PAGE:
There is an art to sucking up. Done too blatantly it will backfire. Done too weakly, you won’t get what you want. The perfect suck up contains the following elements:
- Credibility. No matter how good you suck up, if you don’t meet the requirements for placement, a job, an interview, whatever, it won’t matter, so you need to show why you deserve what you’re asking for.
- Empathy. Who can resist a little play on emotion? “Please help me…we’re just a little company trying to make a go of it.” Actually, I’ll tell you who can resist this: buttheads that aren’t worth sucking up to.
- Utility. The best suck-ups are mutually beneficial. You are not only getting something, you are also providing something of value. Or, if you’re in no position to do it right away, that you will provide something of value in the future. Great suck-ups are always a win-win situation.
- Gratitude. If you’re trying to get something, express gratitude for what you already have. This works much better than acting pissed off and wronged. Confrontion is not part of the art of sucking up because you can seldom bludgeon someone into helping you.
- Obligation. According to The Man, Robert Cialdini, if someone does something for you, you’re pretty much compelled to do something in return. For example, if you’ve already done something useful for me, how can I resist doing something for you?
- Fluidity. If you’re going to ask someone to do something, make it a friction-free effort. You’ve probably got one shot, so assume the answer will be a “yes” and provide the action items. For example, if you want us to list your site in Alltop, provide the feed–don’t force us to go look for it.
- Flattery. You might think that this is the most important element in a suck up, but it isn’t. This is because most of the people you’ll be sucking up to are frequently flattered (deserved or not), so don’t make this a central part of your pitch. One sentence at the beginning is enough, then focus on credible reasons why the person should help you.
Here is an example of a great suck-up. It was in response to this question in the About Alltop FAQ:
Q. How, as a site owner, do I get my site (or blog) moved up the page?
A. Send us a persuasive email <mailto:firstname.lastname@example.org>. FYI, telling your readers about Alltop and blogrolling is particularly persuasive.
Here it goes. My name is Brad Ward, a co-founder with Matt Herzberger of www.bloghighed.org, which is featured in your Education section on Alltop.com. Right now, we’re all alone, hanging out on the bottom row. We are very appreciative and excited to be included, but with a FAQ question like that, we couldn’t resist attempting to move ourselves up the totem pole.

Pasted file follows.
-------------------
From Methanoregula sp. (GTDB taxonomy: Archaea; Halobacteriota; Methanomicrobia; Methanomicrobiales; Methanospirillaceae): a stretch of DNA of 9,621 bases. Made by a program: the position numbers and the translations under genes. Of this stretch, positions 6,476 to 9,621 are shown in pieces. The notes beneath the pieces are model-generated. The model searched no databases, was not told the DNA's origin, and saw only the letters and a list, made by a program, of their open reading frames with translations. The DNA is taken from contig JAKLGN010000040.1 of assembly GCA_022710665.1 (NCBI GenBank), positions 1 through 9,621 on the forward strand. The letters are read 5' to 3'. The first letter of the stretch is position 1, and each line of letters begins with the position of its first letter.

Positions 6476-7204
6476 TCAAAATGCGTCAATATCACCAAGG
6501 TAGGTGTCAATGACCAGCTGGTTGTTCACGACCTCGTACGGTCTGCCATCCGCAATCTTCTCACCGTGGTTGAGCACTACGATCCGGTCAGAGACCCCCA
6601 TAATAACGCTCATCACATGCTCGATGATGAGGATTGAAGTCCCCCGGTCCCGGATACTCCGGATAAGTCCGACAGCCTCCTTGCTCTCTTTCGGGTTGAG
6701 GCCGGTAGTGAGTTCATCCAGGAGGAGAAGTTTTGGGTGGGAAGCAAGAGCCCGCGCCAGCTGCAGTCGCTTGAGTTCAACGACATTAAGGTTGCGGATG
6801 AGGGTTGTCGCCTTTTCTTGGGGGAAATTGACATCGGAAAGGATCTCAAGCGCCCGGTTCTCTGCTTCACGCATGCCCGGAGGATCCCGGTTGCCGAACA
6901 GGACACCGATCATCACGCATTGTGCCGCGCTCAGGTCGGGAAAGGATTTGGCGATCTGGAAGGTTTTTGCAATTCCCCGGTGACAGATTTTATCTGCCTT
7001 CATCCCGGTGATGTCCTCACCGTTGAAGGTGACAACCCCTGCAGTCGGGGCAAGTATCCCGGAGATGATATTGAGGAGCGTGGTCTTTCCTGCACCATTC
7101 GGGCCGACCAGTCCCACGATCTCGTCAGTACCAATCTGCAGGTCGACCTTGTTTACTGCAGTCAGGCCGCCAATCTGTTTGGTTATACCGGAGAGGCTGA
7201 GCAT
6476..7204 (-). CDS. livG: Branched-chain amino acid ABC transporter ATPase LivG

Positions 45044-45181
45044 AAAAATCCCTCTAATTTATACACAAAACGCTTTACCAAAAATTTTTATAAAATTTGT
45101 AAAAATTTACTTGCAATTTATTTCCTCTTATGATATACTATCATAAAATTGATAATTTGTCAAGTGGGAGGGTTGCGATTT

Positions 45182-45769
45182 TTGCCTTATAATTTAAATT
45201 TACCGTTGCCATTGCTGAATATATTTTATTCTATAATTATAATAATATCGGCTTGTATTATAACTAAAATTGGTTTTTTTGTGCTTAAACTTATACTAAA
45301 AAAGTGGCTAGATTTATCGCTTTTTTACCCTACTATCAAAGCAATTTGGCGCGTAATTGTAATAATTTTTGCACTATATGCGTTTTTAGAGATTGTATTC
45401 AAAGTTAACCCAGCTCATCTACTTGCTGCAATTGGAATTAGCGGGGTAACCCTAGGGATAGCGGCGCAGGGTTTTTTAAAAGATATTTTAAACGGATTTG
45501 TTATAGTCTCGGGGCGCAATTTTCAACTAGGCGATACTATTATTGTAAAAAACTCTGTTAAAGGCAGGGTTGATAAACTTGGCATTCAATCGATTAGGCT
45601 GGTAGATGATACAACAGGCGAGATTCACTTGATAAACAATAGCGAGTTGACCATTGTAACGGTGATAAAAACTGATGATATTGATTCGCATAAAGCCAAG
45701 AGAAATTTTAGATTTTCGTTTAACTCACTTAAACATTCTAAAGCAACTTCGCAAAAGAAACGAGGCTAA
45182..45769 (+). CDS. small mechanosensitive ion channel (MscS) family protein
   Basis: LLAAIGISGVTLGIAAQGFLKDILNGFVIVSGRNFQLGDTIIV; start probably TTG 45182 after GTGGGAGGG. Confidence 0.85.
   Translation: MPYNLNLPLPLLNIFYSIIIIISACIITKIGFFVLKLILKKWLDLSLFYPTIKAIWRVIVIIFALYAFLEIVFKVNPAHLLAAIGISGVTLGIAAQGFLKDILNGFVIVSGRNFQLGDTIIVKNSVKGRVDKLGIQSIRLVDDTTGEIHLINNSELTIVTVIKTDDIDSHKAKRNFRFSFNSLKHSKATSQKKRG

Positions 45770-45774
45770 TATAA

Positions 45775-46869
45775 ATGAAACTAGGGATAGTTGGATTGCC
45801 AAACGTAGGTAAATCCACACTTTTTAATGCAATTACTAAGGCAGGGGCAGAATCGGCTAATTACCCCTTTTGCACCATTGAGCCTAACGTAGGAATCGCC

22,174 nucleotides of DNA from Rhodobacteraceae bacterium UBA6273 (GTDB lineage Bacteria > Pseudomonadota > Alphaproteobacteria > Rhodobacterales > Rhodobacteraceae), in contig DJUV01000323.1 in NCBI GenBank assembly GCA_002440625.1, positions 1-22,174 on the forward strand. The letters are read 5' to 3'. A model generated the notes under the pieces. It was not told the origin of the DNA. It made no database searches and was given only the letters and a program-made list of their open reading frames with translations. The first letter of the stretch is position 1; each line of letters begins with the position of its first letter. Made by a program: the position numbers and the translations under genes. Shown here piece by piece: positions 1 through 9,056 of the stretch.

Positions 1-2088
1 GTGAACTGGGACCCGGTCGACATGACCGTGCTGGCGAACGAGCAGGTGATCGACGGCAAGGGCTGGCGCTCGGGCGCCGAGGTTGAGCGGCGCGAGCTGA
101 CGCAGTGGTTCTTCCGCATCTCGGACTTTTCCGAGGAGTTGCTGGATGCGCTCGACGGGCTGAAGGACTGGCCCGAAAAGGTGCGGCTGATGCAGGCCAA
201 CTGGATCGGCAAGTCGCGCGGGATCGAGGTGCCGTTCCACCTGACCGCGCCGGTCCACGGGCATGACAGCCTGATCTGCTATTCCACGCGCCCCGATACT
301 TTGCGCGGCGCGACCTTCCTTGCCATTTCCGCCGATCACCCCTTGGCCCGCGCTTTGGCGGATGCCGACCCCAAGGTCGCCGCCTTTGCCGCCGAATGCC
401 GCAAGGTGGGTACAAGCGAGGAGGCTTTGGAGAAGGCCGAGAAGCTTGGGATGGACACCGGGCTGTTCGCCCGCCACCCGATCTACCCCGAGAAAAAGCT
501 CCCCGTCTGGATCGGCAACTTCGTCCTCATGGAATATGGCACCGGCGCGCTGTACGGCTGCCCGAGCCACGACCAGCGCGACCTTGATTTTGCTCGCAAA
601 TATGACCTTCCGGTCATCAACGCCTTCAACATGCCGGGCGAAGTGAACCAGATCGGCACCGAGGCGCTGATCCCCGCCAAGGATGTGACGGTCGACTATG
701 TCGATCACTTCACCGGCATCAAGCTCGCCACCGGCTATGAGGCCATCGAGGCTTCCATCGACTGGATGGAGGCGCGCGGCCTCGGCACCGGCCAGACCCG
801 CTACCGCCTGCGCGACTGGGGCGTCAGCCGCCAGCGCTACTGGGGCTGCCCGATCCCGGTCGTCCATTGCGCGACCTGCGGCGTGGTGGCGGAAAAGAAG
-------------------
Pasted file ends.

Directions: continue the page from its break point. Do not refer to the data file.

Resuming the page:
We’re pretty cool though, trust us. Here’s what we do at bloghighed.org: we are aggregating 20 of the best higher education Bloggers out there, from webmasters to marketers to admission counselors to vendors to consultants and more. Sound familiar? We’re like Alltop’s little brother or something. So how about a little love? We’ve already given you some: here and here.
Truth be told, we’re not The Chronicle. We’re not Inside Higher Ed or the Washington Post. And we never will be. But you know who we are? We are the ones who are taking the leaps and advances that make these, these, these and these happen. We’re the ones brainstorming and figuring out how we are going to implement this stuff months before it hits the press. We’re presenting a combined 100+ times a year at conferences. We write for University Business. We run eduStyle.net. We run TargetX. We are accomplished campus photographers. We are keynote speakers (both of them, in this instance). We combine for thousands of RSS subscribers.
Above all, we are a community, deeply committed to each other and the greater good of higher education, and even more to the success of BlogHighEd.org. Have no doubt that we’ll stick around and continue to grow. We don’t make money from blogging. No ads, no fluff. We’re doing it after the 8-5, on the weekends, and over lunch (like right now). And if that isn’t awesome enough to move us to the top of the Education section, I’m not sure what is.
Thanks for your time
If these elements are too subtle for you, you could always erect (no pun intended) a statue to the person in your front lawn and go from there. As you can see above, Laura Mayes, one of the co-founders of Sk*rt, did this after my post about Sk*rt in gratitude, but it would have been a highly effective suck-up in advance.